Joseph Palermo: The Democrats must pass a lot of legislation before the midterms or they’re going to be very sorry. Soon enough, given the Supreme Court’s recent 5-4 ruling in Citizens United v. FEC, we’re going to see campaigns where our choice for U.S. Senator will be between the “Doritos Nacho Cheese Tortilla Chips” candidate and the “Pepsi/Pizza Hut/KFC/Frito Lay/Taco Bell” candidate. Former President George W. Bush is raking in the bucks speaking at the National Grocers’ Association. First he defiled the presidency by getting John Yoo to turn the Justice Department into a law factory for monarchical presidential powers, now he shares the stage as an inspirational speaker with Terry Bradshaw. Our elections are about to become a satirical skit that Stephen Colbert of the Colbert Report did a long time ago.
Robert Illes: Anyway, I’ll take a kickass Obama for four years than a watery Obama for eight. Yes FDR is a good model, but the real lesson of getting things done may be the obscure guy who came along precisely 100 years earlier.
Charley James: Families with any luck whatsoever have a relative who is larger than life, a genuine character that leaves behind a trail of remarkable anecdotes that celebrate a life well lived. Mine was doubly blessed because we had two, Joe and Norman.
Ron Wolff: Appointed judges, intellectual and political elites, mainstream journalists, bureaucrats, and Europeans — the customary targets of conservatives — fall victim to his keyboard. He almost equates property rights to the means of pursuing happiness, totally ignoring reams of evidence to the contrary. (As we know from last week’s article, nobody expects a correlation any more between belief systems and evidence.)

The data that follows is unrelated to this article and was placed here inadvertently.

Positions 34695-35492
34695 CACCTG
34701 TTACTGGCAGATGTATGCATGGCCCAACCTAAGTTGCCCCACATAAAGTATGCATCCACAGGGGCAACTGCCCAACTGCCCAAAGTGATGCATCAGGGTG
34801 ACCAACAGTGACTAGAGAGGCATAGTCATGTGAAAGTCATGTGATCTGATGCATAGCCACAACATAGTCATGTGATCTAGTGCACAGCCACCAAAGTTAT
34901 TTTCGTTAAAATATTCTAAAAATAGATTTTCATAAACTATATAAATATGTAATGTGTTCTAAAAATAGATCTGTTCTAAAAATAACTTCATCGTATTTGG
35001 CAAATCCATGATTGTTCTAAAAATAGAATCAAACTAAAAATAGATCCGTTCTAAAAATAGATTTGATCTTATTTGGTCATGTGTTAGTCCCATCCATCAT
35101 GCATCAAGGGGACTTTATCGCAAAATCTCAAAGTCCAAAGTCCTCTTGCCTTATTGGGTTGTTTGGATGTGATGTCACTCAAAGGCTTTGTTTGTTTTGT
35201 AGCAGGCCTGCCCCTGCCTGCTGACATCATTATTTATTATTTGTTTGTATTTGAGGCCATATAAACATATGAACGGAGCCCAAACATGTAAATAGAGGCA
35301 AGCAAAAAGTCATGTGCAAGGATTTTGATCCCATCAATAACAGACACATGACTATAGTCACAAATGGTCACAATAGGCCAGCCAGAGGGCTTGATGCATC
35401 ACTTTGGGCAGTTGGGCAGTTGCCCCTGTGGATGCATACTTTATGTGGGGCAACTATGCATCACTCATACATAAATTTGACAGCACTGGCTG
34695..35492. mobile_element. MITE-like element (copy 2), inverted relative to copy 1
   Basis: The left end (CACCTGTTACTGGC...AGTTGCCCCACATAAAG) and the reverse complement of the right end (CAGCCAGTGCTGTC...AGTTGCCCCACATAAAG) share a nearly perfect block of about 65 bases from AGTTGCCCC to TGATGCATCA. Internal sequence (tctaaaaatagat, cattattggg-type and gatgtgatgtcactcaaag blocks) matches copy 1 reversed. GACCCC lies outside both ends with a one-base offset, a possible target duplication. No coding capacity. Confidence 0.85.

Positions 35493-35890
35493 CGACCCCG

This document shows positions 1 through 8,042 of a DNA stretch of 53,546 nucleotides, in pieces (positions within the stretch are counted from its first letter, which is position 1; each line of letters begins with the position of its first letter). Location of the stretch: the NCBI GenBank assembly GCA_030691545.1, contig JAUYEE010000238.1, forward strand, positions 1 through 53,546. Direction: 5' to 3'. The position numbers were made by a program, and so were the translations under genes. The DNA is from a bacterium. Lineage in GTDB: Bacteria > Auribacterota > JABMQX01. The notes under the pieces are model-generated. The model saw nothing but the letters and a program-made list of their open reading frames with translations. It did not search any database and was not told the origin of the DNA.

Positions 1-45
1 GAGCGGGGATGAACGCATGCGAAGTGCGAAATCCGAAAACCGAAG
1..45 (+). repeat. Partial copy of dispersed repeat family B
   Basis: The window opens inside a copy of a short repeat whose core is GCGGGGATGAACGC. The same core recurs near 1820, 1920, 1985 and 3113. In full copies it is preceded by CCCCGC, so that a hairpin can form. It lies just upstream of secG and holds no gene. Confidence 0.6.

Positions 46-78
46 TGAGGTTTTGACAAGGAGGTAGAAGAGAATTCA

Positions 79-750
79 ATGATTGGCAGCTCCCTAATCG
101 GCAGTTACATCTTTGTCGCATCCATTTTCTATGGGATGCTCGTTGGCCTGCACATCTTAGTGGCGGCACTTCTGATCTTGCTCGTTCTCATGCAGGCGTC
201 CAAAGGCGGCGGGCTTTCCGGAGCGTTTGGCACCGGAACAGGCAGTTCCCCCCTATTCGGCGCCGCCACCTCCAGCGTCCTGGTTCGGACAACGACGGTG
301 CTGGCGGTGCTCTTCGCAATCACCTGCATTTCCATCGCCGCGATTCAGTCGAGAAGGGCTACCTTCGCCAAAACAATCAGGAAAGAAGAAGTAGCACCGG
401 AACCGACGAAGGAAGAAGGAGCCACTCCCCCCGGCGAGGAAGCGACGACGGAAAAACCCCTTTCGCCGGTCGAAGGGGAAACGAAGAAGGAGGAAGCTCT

Brad Parker: If our former Chair of the CDP was correct, that the Democratic Party is a business, then it follows that it is also just another in the current line of American businesses that can’t or won’t Stand & Deliver on its Goods & Services
Ten years ago, the story dominating the headlines was Y2K. In 2009, according to Yahoo, the story that dominated in terms of searches online was — wait for it — Michael Jackson’s death! Not the economic meltdown, not the healthcare debate, not even the inauguration of the first black president of the United States!
I believe that the only hope we can believe in is our Progressive Plan for the future. Let us, as Democrats and citizens, disenthrall ourselves from the old tired notion that “That’s just the way it is” and imagine, create and promote a new way – Progressive.
After a year of escalation in Afghanistan, solicitude toward Wall Street and the incredible shrinking healthcare reform, we ought to be able to see that the biggest problem among progressives has been undue deference to the Obama administration.
Great pessimism during economic busts is as characteristically American as great optimism during boom times. The oh-ohs’ whateverism is less fleeting and thus more dangerous. A culture of denial, disengagement, dissociation is dysfunctional. We need a culture of engagement and responsibility, even with all our traumas, distractions and high-tech toys.
I’d love to see an intelligent creature from outer space slap a few people in the face and say “Wake up! You are destroying each other and the planet! Use your mental capacities for something more meaningful than voting for the next American Idol!”
I don’t recall how or when single-payer was taken “off the table” – except that Senator Max Baucus said it was. Without single payer, progressives focused on the public option – which although a compromise, could have held insurance companies accountable. Everyone knew it was tough and compromise would happen, but we were supposed to be part of that decision.
What’s in a greeting? With Ramadan, Hanukkah, Kwanzaa, Winter Solstice and Christmas all going on this time of year, one would think that an all-inclusive seasonal greeting emblematic of our nation’s religious diversity would be embraced by us all with two simple words — Happy Holidays! However, the season’s greeting is the ongoing chapter in […]
As long as the Democratic leadership insists on being directed by the supposed wisdom of this advice, they will continue down their present path to an electoral train wreck next November as bad or worse than the one they suffered in 1994, when they played their cards the same way.